The meetings.

And more meetings.

Big meetings, small meetings, and that presentation at the professional conference looming in the future are enough to make any manager weary – let alone if you are an introvert who finds speaking in front of groups larger than two (and you are one of the two) to be energy draining.  Most companies value and reward those who stand out in a crowd, speaking up loudly for their ideas while they “work the room” with their charisma.  However, if you are naturally one whose best work is done alone, in the quiet space of a closed door office where you can think, it can be challenging to navigate the demands of an organization that is run by extroverts.  And many organizations are run by extroverts.  But the introverted leader plays a critical role in the success of any organization.  It’s really a matter of playing to your strengths.

And what are those strengths?

In our experience we find introverted leaders to be the best listeners. You excel at one-on-one conversations.  People leave meetings with you feeling heard.  Even if they don’t agree with you, the experience of feeling heard can more often than not diffuse conflict before it arises.  We see introverted leaders employ this listening skill to win over customers, when scores of extraverted leaders fail.  The customer feels heard and appreciated and this translates into new business. If you are an introverted leader, your listening skills are your superpower.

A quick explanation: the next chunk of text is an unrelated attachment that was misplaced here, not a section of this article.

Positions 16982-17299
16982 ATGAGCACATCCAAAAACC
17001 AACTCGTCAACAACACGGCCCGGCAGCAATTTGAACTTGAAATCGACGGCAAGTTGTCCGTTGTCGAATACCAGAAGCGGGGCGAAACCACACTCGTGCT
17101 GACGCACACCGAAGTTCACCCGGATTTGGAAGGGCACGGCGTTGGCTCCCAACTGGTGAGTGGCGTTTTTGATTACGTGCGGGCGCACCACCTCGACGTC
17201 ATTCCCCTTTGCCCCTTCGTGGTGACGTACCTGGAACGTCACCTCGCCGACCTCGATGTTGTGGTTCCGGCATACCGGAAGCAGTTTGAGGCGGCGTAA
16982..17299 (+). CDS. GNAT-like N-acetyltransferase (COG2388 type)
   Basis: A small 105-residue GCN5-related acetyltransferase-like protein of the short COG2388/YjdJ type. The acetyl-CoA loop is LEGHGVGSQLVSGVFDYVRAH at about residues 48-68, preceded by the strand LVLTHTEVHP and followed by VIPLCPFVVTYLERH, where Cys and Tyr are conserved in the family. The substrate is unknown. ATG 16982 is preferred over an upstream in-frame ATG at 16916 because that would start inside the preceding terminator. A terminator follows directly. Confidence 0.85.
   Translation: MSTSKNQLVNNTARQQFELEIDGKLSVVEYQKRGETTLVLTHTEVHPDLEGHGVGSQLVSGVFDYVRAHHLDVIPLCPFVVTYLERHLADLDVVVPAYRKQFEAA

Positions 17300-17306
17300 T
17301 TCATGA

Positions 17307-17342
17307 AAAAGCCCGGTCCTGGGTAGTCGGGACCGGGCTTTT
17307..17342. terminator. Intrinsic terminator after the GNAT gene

Introverts like to take in information from a lot of sources, then think things through before making a decision. This information seeking cognitive style works exceptionally well for engaging teams.  In fact, in a study published by Harvard Business School, researchers found that introverts can often be better leaders than extraverts. Professor Carmen Nobel writes, “ An introverted leader is more likely to listen to and process the ideas of an eager team.”  The introverted thinking style supports participation and collaboration, and engages team by including everyone’s ideas.

Is innovation and creativity important to your organization?  Then look no further than introverts to lead the way.  Famous leaders such as Bill Gates, Mahatma Ghandi, and Eleanor Roosevelt as well as creative geniuses such as Picasso, Barbra Streisand, Charles Darwin, and our favorite – Dr. Seuss, are all introverts. Researchers found that spending time alone is a catalyst for innovation and they suggest that the most creative people in many fields are introverts.

The strengths that quiet leaders bring to the table can be critical to an organization’s success.  Introverted leadership can be an organization’s stealth secret weapon to a more creative, productive and engaged organization.


**Csikszentmihalyi, Mihaly (2014). The Systems Model of Creativity: The Collected Works of Mihaly Csikszentmihalyi. Dordrecht: Springer, 2014. ISBN 978-94-017-9084-0


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